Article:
Computer assembly (1): case, power supply, motherboard, CPU


» Instead of that, let’s put together a computer. There’s the computer parts, the case,
and there’s the existing computer. I already took the sides off of this thing. This case has a bunch of these fans on it.
It has one here, it has one here and here,
and it has this giant one on the top. And they all have these little LEDs
going around the outside — blue LEDs. But since I’m going to put this in my bedroom,
I’ve already covered them up with black electrical tape,
so that way I don’t have a nightlight any time that I have the computer on
on a long download, or a render, or a compile. The front panel of this case —
it has a little indicator for the hard drive activity, but it doesn’t have one to say that the computer is on, it’s expecting you to go by the LEDs in the fans
which will always be on whenever the power is on. I am starting with the power supply.
I’m pretty sure that’s the right thing to do. Unfortunately, I don’t have the instructions
because that’s a PDF which is on that computer over there that’s disconnected.
The motherboard, at least, came with a good manual. » ♪ [Heart music] ♫ » This power supply comes in this… felt?
I wanna say it’s a felt bag. I don’t know why.
It’s partially modular. It has all these cables attached —
hopefully, those are the most important ones— and it has this bag of additional ones
that you can plug in. These are the cables that you can’t remove,
and any additional ones would plug in here. The power supply goes here, on the base of the case,
and then the plug will go over here, and there are these little rubber feet at the bottom
that the power supply rests on. Let’s see if I can get it in there. Not quite. There’s that little metal tab thing it has to get under. » ♪ [Heart music] ♫ » And that’s the end of that chapter. And since next I have to put in the motherboard, I think I will be taking off my socks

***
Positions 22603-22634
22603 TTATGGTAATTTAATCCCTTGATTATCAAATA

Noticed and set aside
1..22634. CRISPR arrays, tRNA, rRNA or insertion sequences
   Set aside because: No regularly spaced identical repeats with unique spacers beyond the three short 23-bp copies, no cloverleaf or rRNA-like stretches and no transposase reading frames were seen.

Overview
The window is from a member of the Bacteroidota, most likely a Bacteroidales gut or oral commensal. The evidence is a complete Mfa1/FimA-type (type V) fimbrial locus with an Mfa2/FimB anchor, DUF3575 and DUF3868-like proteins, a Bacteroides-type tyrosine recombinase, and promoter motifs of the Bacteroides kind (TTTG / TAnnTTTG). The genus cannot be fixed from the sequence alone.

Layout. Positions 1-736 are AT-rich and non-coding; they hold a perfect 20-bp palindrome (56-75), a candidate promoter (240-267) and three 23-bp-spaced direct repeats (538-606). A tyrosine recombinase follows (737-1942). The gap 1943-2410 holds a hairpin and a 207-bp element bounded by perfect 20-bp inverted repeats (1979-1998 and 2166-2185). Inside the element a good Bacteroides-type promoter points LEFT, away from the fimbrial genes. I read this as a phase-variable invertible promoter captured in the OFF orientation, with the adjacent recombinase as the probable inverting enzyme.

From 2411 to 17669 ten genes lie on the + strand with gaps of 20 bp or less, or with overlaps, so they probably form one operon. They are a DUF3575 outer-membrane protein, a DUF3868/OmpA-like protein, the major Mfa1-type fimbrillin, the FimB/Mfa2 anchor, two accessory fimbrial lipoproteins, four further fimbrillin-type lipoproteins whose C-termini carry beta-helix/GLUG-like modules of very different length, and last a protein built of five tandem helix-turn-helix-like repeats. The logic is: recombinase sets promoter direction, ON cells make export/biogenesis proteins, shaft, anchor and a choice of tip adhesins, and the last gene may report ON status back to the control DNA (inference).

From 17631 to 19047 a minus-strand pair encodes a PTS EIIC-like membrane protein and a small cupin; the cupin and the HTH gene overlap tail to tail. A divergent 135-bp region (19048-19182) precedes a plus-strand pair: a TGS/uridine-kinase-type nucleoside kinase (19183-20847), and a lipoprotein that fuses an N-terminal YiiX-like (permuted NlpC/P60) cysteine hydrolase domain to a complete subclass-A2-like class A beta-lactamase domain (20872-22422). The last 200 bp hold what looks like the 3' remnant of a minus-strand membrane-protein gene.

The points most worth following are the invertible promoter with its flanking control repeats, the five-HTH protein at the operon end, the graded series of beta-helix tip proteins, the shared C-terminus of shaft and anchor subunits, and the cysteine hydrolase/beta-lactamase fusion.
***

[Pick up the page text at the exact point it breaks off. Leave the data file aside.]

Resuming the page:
and attaching the antistatic wristband. The motherboard comes with these things. [Disappointed groan] I bought more of these things.
Oh well. SATA cables. Faceplate. And this dealie —
this is for if you have more than one graphics card. And this is for the little connector things for the front. I’m not entirely sure how I’m supposed to
get this out of the bag without touching things. Well, let’s see how it goes. The motherboard didn’t come with any screws,
so I need to figure out which screws go in there that came with the case.
Probably these small ones. I have to somehow get these cables out of the way
so that the motherboard can go in. » ♪ [Island music] ♪ » Let’s see if I can find where the screws fit. One screw was already in, for some reason. » ♪ [Music continues] ♪ » I’m finding it useful to use the pickle-plucker
to place the screws. » ♪ [Music continues] ♪ ♪ [Music ends] ♫ » Okay, useful thing I just figured out:
this bag came with two kinds of screws. The ones that I want for the motherboard
are these ones that don’t have a lip. Don’t use these ones. » ♪ [Island music] ♫ » And now that I’ve opened the other bag of screws,
I think that these were the wrong screws altogether. It’s probably supposed to be these ones.